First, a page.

Haiti once produced half the world’s coffee. The lush, shade-covered mountainsides provided an ideal environment for imported Arabica trees.
Today, Haitian coffee barely registers in global surveys. Trade embargoes, deforestation and the rise of global coffee powerhouses such as Brazil and Indonesia are just a few of the reasons. And now, there’s climate change.
But here in a stand of coffee trees near Beaumont, one of the few forested parts of Haiti, coffee — growing, drinking and selling it — remains part of the culture. Women sing Creole folk songs as they examine clusters of coffee cherries. Inside the fruit are pits that will be fermented, roasted, ground and, one day, brewed as coffee. They pull the bright red ones from branches and toss them into a plastic bucket.
The local co-op will buy and process these cherries, then sell the low-quality beans at local markets. The highest-quality beans will get sold to a nonprofit buyer in Madison, Wis.
“Since my childhood I’ve grown coffee,” says Enock Telemaque, who owns the trees the women are harvesting. “I grew it with my father and my mother.”
Telemaque’s children grow coffee, too. But his grandchildren may not have that chance. Climate change is pushing up temperatures in Haiti, says Anton Eitzinger with The Center for Tropical Agriculture. That’s bad for coffee and for farmers.
“Where coffee is strongly affected by climate change, we need to think about diversification to other crops,” says Eitzinger.
Valuable crops, such as mangoes and cocoa. And for Haitian farmers to continue growing coffee, they’re going to have to do it at increasingly higher elevations, where the air is cooler.
Haiti’s coffee exports have steadily decreased over the past two decades. They hover around $1 million a year — just a fraction of the global trade.
But to growers like Eliza Bezaire, coffee sales are still a livelihood.
She leads us past a cement slab with piles of beans drying in the sun and into her tin-roof home to show off a full, 60-kilo (approximately 132 pounds) sack of coffee she harvested — predicting it will land her $3 a pound.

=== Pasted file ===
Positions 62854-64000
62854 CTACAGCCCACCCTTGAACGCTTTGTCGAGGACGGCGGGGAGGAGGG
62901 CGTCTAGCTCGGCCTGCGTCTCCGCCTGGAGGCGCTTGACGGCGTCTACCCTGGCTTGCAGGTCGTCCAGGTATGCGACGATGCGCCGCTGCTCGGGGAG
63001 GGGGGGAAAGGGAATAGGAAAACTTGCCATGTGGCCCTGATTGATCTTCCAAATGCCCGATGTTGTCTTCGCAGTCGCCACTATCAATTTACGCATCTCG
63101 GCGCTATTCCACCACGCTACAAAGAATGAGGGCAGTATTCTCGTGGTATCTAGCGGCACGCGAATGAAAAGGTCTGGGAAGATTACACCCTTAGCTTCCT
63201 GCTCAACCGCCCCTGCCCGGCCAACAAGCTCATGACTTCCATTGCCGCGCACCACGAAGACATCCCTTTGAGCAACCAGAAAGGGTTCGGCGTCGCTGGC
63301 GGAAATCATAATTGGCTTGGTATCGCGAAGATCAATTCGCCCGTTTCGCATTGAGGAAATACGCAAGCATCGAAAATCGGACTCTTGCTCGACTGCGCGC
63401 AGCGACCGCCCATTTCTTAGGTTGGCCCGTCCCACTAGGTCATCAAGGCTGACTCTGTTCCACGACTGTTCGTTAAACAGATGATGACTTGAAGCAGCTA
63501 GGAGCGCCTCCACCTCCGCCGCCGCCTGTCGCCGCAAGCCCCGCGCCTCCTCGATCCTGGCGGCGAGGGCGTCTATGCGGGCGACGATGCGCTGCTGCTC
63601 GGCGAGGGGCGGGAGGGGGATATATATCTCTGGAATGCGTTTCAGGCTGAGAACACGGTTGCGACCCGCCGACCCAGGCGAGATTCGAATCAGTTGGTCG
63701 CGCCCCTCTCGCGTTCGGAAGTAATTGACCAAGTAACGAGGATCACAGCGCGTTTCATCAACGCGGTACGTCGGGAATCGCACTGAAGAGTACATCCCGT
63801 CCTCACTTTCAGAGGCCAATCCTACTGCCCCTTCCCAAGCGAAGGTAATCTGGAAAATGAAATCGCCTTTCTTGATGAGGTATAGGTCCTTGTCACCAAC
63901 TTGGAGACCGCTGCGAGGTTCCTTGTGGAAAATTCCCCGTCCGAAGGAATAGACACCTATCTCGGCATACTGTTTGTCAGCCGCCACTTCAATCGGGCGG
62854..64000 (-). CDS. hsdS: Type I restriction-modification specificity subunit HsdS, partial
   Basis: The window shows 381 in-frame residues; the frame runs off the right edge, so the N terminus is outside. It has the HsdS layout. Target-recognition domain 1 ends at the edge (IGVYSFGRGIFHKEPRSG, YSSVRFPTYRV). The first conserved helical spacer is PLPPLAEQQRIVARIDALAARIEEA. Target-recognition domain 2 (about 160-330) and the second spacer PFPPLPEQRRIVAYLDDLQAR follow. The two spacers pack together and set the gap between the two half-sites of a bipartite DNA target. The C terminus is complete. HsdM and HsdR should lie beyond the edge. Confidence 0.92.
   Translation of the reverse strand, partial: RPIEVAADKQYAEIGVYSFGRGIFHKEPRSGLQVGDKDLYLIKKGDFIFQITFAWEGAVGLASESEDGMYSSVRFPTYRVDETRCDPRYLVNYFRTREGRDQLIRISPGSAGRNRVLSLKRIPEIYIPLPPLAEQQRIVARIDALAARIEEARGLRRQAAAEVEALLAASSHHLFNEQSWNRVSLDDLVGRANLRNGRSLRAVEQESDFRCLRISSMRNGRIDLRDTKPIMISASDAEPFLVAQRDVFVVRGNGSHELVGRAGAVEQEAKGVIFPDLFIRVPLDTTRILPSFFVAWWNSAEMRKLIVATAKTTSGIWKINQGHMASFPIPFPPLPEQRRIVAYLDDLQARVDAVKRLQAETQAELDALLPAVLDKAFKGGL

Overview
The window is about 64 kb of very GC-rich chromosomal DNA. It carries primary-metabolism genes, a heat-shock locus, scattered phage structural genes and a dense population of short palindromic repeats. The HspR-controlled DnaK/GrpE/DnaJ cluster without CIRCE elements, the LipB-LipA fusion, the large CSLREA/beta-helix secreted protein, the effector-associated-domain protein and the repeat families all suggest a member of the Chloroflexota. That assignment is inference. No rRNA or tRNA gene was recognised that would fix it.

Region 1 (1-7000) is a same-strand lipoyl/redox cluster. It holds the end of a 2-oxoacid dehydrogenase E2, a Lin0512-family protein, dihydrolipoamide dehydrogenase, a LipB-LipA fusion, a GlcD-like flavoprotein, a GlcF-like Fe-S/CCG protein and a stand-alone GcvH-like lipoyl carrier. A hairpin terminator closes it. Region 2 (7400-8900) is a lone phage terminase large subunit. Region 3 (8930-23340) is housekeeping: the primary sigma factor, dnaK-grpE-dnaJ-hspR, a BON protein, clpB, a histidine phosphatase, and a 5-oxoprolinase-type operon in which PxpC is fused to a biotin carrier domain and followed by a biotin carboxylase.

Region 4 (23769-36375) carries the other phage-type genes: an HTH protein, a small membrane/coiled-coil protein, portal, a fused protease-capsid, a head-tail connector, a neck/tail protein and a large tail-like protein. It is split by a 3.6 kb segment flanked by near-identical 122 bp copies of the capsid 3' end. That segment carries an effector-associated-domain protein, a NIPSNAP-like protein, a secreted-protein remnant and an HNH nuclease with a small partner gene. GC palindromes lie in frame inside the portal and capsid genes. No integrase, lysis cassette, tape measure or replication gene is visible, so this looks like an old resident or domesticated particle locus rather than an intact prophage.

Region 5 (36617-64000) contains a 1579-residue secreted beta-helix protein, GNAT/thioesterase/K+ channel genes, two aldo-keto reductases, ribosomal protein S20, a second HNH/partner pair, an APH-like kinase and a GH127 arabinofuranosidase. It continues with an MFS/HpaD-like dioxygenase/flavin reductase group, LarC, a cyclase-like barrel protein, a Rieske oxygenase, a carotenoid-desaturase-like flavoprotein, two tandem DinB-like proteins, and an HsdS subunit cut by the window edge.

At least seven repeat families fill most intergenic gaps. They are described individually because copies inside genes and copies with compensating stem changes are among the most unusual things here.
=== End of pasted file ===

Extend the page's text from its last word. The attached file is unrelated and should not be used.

“Coffee is the bank account. We send our children to university with coffee,” says Bezaire. She’s heard she’ll need to make changes, like possibly moving to higher ground.
The higher regions will continue to produce coffee. That’s where Gilbert Gonzales gets his beans. Gonzales is vice president of Rebo, one of the largest buyers in Haiti. Most coffee grown in Haiti gets consumed in Haiti, but Rebo also sells beans to companies in Ireland and Japan, and its packaged, roasted coffee online in the United States.
Gonzales says any export is worth the investment because overseas prices are better. He’s trying to break into the ultracompetitive West Coast market, to sell at stores and high-end cafes.
“There is a need to modernize. There is a need to increase yields. There is a need to inject confidence in the sector,” says Gonzales.
So he’s making the jump into farming. Rebo is creating three demonstration farms at higher elevations around Haiti, places to teach farmers how to grow coffee that Rebo can sell globally.
“Buyers would feel more confident knowing that Haitian firms are investing in production,” he says. Gonzales calls it an investment in the future.
For now, Haitian growers are trying to use new varietals from Colombia that are more heat-resistant. But they won’t know if those efforts are working for a few more years, when the trees start to bear fruit. Irrigation, crop rotation and shade management techniques in heavily deforested Haiti could also help stave off further changes, but it’s likely the region will never see the same boom it once had.